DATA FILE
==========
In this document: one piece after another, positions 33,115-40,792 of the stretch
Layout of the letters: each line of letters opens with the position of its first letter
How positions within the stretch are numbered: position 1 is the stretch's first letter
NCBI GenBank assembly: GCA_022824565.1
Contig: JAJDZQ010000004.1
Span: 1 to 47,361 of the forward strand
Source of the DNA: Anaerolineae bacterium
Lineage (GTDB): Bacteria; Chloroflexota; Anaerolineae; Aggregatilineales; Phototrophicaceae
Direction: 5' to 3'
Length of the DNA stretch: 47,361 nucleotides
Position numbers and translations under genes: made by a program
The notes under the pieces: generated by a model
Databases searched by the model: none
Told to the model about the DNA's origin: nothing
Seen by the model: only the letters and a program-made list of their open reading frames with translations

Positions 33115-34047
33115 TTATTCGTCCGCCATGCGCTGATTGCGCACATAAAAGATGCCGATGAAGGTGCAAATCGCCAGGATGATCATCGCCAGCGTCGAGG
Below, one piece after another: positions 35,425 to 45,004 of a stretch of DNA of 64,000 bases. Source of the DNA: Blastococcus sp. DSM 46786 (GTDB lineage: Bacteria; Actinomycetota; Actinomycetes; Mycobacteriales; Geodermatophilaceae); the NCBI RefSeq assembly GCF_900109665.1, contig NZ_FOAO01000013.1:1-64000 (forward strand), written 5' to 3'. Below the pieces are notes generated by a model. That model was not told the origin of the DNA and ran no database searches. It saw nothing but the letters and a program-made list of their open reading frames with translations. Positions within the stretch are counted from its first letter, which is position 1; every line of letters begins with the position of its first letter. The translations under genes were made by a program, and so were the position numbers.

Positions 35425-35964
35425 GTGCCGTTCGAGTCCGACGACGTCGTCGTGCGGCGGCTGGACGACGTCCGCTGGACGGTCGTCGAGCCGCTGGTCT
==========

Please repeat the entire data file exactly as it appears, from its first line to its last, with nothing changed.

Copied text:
In this document: one piece after another, positions 33,115-40,792 of the stretch
Layout of the letters: each line of letters opens with the position of its first letter
How positions within the stretch are numbered: position 1 is the stretch's first letter
NCBI GenBank assembly: GCA_022824565.1
Contig: JAJDZQ010000004.1
Span: 1 to 47,361 of the forward strand
Source of the DNA: Anaerolineae bacterium
Lineage (GTDB): Bacteria; Chloroflexota; Anaerolineae; Aggregatilineales; Phototrophicaceae
Direction: 5' to 3'
Length of the DNA stretch: 47,361 nucleotides
Position numbers and translations under genes: made by a program
The notes under the pieces: generated by a model
Databases searched by the model: none
Told to the model about the DNA's origin: nothing
Seen by the model: only the letters and a program-made list of their open reading frames with translations

Positions 33115-34047
33115 TTATTCGTCCGCCATGCGCTGATTGCGCACATAAAAGATGCCGATGAAGGTGCAAATCGCCAGGATGATCATCGCCAGCGTCGAGG
Below, one piece after another: positions 35,425 to 45,004 of a stretch of DNA of 64,000 bases. Source of the DNA: Blastococcus sp. DSM 46786 (GTDB lineage: Bacteria; Actinomycetota; Actinomycetes; Mycobacteriales; Geodermatophilaceae); the NCBI RefSeq assembly GCF_900109665.1, contig NZ_FOAO01000013.1:1-64000 (forward strand), written 5' to 3'. Below the pieces are notes generated by a model. That model was not told the origin of the DNA and ran no database searches. It saw nothing but the letters and a program-made list of their open reading frames with translations. Positions within the stretch are counted from its first letter, which is position 1; every line of letters begins with the position of its first letter. The translations under genes were made by a program, and so were the position numbers.

Positions 35425-35964
35425 GTGCCGTTCGAGTCCGACGACGTCGTCGTGCGGCGGCTGGACGACGTCCGCTGGACGGTCGTCGAGCCGCTGGTCT